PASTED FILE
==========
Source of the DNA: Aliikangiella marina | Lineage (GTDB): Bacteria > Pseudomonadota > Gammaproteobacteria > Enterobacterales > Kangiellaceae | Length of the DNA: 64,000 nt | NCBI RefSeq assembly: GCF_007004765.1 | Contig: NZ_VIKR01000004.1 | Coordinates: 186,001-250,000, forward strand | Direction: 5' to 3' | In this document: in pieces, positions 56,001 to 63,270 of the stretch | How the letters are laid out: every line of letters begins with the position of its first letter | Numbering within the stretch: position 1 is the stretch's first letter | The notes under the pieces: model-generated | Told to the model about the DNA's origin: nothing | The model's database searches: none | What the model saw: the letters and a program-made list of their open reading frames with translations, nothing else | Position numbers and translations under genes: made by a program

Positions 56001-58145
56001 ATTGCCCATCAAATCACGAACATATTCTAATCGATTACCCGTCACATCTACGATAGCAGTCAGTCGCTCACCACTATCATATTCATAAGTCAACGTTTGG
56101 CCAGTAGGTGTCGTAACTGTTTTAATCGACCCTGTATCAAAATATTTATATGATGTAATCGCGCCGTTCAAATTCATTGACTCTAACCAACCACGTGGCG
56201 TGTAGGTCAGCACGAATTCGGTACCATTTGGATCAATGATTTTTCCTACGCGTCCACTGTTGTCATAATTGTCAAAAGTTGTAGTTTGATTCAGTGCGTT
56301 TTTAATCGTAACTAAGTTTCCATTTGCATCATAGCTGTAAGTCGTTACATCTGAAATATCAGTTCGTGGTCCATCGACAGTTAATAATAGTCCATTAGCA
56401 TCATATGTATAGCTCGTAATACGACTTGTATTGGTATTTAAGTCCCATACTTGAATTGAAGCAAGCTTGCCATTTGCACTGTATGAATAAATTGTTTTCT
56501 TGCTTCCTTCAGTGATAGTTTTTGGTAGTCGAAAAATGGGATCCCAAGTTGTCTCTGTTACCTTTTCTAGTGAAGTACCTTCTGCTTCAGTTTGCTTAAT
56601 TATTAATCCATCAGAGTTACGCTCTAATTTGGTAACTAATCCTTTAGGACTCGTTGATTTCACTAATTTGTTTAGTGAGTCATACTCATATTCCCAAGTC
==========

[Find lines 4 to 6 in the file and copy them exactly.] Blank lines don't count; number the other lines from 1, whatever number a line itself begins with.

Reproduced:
56101 CCAGTAGGTGTCGTAACTGTTTTAATCGACCCTGTATCAAAATATTTATATGATGTAATCGCGCCGTTCAAATTCATTGACTCTAACCAACCACGTGGCG
56201 TGTAGGTCAGCACGAATTCGGTACCATTTGGATCAATGATTTTTCCTACGCGTCCACTGTTGTCATAATTGTCAAAAGTTGTAGTTTGATTCAGTGCGTT
56301 TTTAATCGTAACTAAGTTTCCATTTGCATCATAGCTGTAAGTCGTTACATCTGAAATATCAGTTCGTGGTCCATCGACAGTTAATAATAGTCCATTAGCA